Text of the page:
There is insufficient evidence to objectively verify whether the Sputnik vaccine developed in Russia is harmful to humans.
The vaccine has been given to 76 volunteers as part of two early-stage trials, but no results from those trials or other preclinical studies have been published. Even, Moscow-based Association of Clinical Trials Organizations (Acto) urged the health ministry to postpone approval until after phase-three trials. Meanwhile, the Russian vaccine is not among the World Health Organisation's list of six vaccines that have reached phase three clinical trials.
A novel vaccine candidate needs to be evaluated for safety, immunogenicity, and protective efficacy in humans before it is licensed for use. The Sputnik vaccine has not followed the usual clinical development path of a novel vaccine candidate, as per the guidelines issued by EMA, FDA, and USFDA. Researchers have said that the vaccine could be dangerous because it hasn't been tested in large trials. The Russians have skipped such measures, which could prove fatal to humans.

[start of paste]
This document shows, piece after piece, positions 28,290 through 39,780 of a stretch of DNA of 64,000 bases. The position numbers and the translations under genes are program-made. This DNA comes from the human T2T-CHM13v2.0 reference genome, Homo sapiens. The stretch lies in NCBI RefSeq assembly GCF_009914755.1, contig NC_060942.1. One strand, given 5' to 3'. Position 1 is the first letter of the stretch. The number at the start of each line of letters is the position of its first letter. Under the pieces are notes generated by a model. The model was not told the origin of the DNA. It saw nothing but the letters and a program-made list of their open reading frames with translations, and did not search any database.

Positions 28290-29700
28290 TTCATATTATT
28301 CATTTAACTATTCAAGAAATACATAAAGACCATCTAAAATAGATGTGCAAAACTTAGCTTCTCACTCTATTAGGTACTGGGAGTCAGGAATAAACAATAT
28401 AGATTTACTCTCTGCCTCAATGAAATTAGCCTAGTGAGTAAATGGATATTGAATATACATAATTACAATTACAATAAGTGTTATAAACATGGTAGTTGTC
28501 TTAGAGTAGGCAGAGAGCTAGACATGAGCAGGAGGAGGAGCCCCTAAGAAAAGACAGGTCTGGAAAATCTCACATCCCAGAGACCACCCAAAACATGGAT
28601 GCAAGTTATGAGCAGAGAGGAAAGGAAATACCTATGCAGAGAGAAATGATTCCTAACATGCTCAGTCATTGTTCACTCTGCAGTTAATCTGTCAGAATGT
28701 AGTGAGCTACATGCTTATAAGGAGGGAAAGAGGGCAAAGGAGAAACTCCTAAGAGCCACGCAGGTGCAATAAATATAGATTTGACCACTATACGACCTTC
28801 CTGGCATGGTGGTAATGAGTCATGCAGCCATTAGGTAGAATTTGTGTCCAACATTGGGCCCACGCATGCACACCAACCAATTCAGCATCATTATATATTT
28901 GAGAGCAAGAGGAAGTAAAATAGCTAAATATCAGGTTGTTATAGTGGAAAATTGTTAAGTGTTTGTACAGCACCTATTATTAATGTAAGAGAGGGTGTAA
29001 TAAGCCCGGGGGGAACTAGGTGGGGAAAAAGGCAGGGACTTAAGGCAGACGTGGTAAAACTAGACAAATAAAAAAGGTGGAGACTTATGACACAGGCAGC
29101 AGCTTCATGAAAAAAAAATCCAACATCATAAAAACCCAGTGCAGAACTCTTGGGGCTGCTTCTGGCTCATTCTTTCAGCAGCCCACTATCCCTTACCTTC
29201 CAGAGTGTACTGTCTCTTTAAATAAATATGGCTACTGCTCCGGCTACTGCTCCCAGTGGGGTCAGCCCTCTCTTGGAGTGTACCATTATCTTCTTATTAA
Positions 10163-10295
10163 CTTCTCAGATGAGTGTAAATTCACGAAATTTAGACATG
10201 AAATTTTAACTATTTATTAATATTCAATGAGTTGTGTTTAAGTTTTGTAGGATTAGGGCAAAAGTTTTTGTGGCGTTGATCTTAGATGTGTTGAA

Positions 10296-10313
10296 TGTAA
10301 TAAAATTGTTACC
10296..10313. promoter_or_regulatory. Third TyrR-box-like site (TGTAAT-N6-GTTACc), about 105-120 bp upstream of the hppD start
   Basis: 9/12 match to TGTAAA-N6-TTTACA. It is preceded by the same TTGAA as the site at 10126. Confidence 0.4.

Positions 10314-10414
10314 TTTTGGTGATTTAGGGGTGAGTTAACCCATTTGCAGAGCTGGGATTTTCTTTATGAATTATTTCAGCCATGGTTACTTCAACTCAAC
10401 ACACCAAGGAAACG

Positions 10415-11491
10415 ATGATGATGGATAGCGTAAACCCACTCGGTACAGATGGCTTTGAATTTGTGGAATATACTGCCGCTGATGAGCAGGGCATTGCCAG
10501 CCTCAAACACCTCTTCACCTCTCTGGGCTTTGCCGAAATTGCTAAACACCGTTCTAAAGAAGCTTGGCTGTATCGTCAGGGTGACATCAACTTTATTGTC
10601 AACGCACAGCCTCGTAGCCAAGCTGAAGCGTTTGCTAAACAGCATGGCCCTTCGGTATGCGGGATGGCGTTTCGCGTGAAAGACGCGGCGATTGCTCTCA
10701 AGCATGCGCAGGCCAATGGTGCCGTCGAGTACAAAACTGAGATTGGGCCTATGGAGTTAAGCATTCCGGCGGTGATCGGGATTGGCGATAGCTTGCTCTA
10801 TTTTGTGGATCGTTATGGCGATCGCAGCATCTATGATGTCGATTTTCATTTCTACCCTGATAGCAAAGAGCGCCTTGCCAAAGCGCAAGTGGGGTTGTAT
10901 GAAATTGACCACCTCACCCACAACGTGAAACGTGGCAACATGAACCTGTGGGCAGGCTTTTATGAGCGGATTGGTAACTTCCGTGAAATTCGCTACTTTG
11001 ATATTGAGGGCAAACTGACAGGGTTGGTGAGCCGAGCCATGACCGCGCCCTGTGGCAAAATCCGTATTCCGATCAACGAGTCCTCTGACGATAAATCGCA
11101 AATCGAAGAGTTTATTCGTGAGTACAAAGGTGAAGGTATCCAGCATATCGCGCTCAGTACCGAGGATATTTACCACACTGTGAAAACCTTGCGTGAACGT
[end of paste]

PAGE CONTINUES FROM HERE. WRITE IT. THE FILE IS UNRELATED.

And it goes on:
The effects of the vaccine could be felt on the long term and at this current time, the effectiveness or the problems caused upon administering the Sputnik vaccine cannot be determined.
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